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Endovascular treatment in patients with acute ischemic stroke and apparent occlusion of the extracranial internal carotid artery on CTA
  1. Hanneke M Duijsens1,
  2. Fianne Spaander2,
  3. Lukas C van Dijk1,
  4. Frank E Treurniet1,
  5. Rudolf W Keunen2,
  6. Arne Mosch2,
  7. Charles B Majoie3,
  8. Hans van Overhagen1
  1. 1Department of Radiology, Haga Teaching Hospital, The Hague, The Netherlands
  2. 2Department of Neurology, Haga Teaching Hospital, The Hague, The Netherlands
  3. 3Department of Radiology, Academic Medical Center, Amsterdam, The Netherlands
  1. Correspondence to H Duijsens, Department of Radiology, HagaZiekenhuis loc. Leyweg, Leyweg 275, The Hague 2545 CH, The Netherlands; hmhduijsens{at}gmail.com

Abstract

Background Intra-arterial treatment is gaining importance in acute ischemic stroke, but its role in patients with apparent occlusion of the extracranial internal carotid artery (ICA) on computed tomographic angiography (CTA) is inconclusive.

Objective To review retrospectively the results of intra-arterial treatment in patients with stroke and apparent extracranial ICA occlusion.

Methods In more than 3000 patients with stroke admitted to our institution during 2008–2013, and the subgroup with suboptimal results after intravenous thrombolysis (IVT), CTA showed the absence of contrast in the extracranial ICA in 16 patients. Angiography showed true occlusion of the extracranial ICA in 10 and pseudo-occlusion in 6 patients. Treatment was considered technically successful when Thrombolysis in Cerebral Infarction scale (TICI) scores improved to 2 or 3 and clinically successful when the National Institutes of Health Stroke Scale (NIHSS) improved by at least 10 points or a NIHSS score of 0 or 1 was found at discharge.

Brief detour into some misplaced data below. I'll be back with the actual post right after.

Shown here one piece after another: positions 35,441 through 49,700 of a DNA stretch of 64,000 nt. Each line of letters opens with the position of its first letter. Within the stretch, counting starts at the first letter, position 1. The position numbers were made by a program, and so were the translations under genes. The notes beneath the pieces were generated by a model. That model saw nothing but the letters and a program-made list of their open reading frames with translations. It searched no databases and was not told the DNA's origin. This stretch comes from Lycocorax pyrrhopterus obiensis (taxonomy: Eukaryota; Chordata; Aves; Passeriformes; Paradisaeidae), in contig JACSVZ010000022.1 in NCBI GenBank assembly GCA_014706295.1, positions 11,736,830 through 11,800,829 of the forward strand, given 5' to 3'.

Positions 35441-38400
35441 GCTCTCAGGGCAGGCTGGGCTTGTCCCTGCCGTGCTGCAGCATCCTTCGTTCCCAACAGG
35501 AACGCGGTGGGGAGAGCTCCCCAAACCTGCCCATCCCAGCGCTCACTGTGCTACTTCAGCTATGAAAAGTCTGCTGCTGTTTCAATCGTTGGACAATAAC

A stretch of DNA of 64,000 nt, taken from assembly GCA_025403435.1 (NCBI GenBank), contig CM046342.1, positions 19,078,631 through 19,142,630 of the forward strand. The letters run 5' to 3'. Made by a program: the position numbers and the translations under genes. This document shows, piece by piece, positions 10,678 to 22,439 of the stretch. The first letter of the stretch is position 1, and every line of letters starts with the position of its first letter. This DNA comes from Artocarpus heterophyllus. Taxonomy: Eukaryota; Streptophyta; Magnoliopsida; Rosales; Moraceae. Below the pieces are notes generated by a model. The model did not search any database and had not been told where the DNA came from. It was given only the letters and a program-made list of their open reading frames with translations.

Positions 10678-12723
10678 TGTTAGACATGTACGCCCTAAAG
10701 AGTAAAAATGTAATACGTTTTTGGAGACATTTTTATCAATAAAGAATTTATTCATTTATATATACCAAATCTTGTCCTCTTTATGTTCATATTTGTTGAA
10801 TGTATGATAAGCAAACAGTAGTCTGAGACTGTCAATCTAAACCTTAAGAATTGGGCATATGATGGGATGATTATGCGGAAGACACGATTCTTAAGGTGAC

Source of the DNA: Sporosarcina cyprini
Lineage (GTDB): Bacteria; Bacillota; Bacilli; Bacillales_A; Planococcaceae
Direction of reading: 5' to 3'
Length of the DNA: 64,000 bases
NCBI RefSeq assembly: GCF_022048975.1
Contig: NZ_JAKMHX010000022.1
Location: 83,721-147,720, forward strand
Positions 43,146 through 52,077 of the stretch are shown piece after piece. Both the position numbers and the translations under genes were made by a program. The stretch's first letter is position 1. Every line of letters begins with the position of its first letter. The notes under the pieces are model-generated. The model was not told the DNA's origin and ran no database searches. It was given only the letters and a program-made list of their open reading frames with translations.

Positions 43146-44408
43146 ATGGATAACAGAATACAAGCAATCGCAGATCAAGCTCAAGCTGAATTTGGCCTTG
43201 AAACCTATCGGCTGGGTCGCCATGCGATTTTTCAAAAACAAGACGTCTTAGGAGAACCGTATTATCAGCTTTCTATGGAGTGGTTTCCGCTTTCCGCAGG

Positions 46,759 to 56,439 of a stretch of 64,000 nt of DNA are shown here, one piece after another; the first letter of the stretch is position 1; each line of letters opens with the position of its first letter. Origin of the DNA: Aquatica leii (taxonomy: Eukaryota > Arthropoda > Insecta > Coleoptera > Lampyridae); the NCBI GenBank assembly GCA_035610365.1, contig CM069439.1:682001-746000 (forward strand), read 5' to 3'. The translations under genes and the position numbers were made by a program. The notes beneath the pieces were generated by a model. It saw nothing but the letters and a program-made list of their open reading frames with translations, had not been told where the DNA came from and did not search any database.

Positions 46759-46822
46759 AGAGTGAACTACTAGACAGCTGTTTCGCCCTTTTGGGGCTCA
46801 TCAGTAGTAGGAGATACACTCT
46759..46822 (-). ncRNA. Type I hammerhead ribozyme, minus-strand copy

Results Recanalization was achieved in 5 of 6 patients with pseudo-occlusions and in 6 of 10 patients with true occlusion of the extracranial ICA. Favorable clinical outcomes were seen in 3 of 6 patients with pseudo-occlusions and in 4 of 10 patients with true occlusions. Four patients died, and in these patients infarction of >15% of the affected hemisphere had been seen on admission CT.

Conclusions In cases of acute stroke and apparent occlusion of the extracranial ICA, intra-arterial treatment should be considered, especially when IVT fails and <15% of the hemisphere is infarcted on CT. Endovascular treatment may be beneficial especially in pseudo-occlusions but also in true occlusions of the extracranial ICA.

  • Stroke
  • CT Angiography
  • Stent
  • Thrombolysis
  • Thrombectomy

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